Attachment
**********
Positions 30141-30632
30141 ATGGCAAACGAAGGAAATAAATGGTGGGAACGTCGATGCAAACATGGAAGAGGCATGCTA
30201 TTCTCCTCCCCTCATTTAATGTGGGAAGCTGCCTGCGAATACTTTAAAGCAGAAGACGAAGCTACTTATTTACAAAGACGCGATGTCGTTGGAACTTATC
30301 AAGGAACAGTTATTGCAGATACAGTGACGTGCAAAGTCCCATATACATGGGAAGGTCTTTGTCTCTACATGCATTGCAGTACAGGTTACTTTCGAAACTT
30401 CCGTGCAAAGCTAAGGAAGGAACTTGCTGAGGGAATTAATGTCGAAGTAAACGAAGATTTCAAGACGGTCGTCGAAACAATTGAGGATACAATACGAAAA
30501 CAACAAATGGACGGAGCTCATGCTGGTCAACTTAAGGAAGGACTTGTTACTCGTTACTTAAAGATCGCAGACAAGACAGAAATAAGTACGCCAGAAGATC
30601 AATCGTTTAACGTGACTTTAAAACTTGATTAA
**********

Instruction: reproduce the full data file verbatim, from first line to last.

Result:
Positions 30141-30632
30141 ATGGCAAACGAAGGAAATAAATGGTGGGAACGTCGATGCAAACATGGAAGAGGCATGCTA
30201 TTCTCCTCCCCTCATTTAATGTGGGAAGCTGCCTGCGAATACTTTAAAGCAGAAGACGAAGCTACTTATTTACAAAGACGCGATGTCGTTGGAACTTATC
30301 AAGGAACAGTTATTGCAGATACAGTGACGTGCAAAGTCCCATATACATGGGAAGGTCTTTGTCTCTACATGCATTGCAGTACAGGTTACTTTCGAAACTT
30401 CCGTGCAAAGCTAAGGAAGGAACTTGCTGAGGGAATTAATGTCGAAGTAAACGAAGATTTCAAGACGGTCGTCGAAACAATTGAGGATACAATACGAAAA
30501 CAACAAATGGACGGAGCTCATGCTGGTCAACTTAAGGAAGGACTTGTTACTCGTTACTTAAAGATCGCAGACAAGACAGAAATAAGTACGCCAGAAGATC
30601 AATCGTTTAACGTGACTTTAAAACTTGATTAA